Science is no stranger to finding unexpected things beneath ice sheets and glaciers. In recent years researchers have discovered mountain ranges, gigantic meteor craters, and even bacteria thriving in a frigid environment assumed to be too cold for life.
Now, researchers at the University of Vermont have found something in an ice core drilled from almost a mile beneath the Greenland Ice Sheet. The bottom 4.6 m (15 ft) or so was frozen sediment, complete with plant matter like twigs, moss and leaves. That might not sound like anything too exciting, but the team was expecting to find mostly sand and rock.
“Ice sheets typically pulverize and destroy everything in their path,” says Andrew Christ, an author of the study. “But what we discovered was delicate plant structures – perfectly preserved. They’re fossils, but they look like they died yesterday. It’s a time capsule of what used to live on Greenland that we wouldn’t be able to find anywhere else.”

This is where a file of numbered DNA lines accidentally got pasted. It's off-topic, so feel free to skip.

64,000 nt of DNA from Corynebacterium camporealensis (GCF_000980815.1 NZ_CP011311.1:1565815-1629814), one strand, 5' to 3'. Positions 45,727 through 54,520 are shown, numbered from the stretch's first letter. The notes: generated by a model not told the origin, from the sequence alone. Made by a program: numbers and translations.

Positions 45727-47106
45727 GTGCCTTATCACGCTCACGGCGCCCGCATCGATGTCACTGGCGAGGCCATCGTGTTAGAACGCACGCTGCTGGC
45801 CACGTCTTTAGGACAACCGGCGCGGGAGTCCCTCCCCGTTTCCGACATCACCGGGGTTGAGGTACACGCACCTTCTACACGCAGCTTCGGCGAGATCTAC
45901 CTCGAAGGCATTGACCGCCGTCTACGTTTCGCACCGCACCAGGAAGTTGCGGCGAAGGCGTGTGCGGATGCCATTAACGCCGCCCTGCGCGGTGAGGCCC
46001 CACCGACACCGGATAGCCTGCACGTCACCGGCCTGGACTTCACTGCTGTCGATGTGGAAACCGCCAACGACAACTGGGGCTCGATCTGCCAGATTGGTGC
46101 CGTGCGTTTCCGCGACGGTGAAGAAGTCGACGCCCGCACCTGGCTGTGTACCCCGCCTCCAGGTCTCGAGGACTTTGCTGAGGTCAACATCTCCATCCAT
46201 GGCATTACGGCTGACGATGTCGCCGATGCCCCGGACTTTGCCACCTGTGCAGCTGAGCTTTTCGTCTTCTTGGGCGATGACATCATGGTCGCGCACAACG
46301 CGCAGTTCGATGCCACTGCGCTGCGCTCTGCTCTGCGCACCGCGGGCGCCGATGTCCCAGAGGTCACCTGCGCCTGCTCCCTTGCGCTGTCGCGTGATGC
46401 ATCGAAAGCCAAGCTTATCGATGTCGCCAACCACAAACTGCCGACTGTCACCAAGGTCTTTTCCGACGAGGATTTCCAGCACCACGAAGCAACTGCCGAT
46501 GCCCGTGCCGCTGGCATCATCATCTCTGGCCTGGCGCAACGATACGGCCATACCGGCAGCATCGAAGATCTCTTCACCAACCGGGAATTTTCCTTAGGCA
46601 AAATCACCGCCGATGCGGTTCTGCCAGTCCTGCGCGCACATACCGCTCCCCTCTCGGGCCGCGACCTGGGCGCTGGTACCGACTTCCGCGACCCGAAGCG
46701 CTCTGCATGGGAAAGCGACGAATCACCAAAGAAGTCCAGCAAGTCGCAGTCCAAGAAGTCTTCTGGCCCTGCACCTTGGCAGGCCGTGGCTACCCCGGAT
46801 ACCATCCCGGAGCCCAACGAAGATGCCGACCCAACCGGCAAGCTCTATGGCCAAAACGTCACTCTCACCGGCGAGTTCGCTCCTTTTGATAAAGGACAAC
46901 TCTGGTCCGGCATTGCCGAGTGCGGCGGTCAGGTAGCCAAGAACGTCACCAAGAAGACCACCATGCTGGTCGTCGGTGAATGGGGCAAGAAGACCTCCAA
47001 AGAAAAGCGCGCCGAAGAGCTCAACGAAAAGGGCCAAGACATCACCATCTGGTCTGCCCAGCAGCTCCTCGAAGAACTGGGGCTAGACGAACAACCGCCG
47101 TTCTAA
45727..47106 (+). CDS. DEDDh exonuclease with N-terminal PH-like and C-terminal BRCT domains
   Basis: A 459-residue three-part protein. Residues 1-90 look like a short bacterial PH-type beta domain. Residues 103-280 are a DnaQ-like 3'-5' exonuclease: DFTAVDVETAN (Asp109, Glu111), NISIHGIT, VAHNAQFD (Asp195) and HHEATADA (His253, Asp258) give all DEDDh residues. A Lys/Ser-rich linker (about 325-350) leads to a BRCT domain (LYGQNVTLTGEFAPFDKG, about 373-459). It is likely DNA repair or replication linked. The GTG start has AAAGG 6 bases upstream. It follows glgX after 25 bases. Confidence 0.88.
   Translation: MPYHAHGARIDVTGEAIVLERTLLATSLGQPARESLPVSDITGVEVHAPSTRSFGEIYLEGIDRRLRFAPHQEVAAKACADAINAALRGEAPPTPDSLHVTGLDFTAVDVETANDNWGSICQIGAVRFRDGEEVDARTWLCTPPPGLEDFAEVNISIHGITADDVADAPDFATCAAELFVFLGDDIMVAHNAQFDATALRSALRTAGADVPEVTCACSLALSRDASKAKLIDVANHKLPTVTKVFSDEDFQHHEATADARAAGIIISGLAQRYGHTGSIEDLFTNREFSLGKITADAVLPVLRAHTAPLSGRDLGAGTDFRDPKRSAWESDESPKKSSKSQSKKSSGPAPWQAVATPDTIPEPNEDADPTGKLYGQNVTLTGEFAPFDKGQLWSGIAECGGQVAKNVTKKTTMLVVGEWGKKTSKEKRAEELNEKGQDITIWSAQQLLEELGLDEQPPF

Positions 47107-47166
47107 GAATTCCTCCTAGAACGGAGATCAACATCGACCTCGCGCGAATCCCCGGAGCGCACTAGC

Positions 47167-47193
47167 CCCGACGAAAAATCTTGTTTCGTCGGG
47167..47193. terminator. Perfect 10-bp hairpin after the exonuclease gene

The team dated the matter in the ice core using a few different methods. The researchers studied the ratios of isotopes of aluminum and beryllium, which can reveal how long a sample has been buried. Luminescence studies show when sediment was last exposed to light. Radiocarbon dating of wood in the samples indicated their age. And oxygen isotopes in the ice revealed that the original precipitation fell at much lower elevations than the current ice sheet.
All together, these analyses indicated that Greenland was entirely, or at least largely, free of ice at some point in the last million years or so, and perhaps in the last few hundred thousand years. Instead, part or all of Greenland may have been covered in vegetation, maybe even things as large as trees.
Finding these frozen plants may sound like an intriguing curiosity, but the researchers say there’s a concerning implication to the discovery. It suggests that the Greenland Ice Sheet is more susceptible to climate change than anticipated – which is a problem, considering it contains enough ice that, if it were to completely melt, it would raise sea levels by 7.2 m (24 ft) alone. Worse still, a recent report found that the ice sheet has lost 3.8 trillion tons of ice since 1992, and the rate is accelerating.
The research was published in the journal Proceedings of the National Academy of Sciences. The team describes the work in the video below.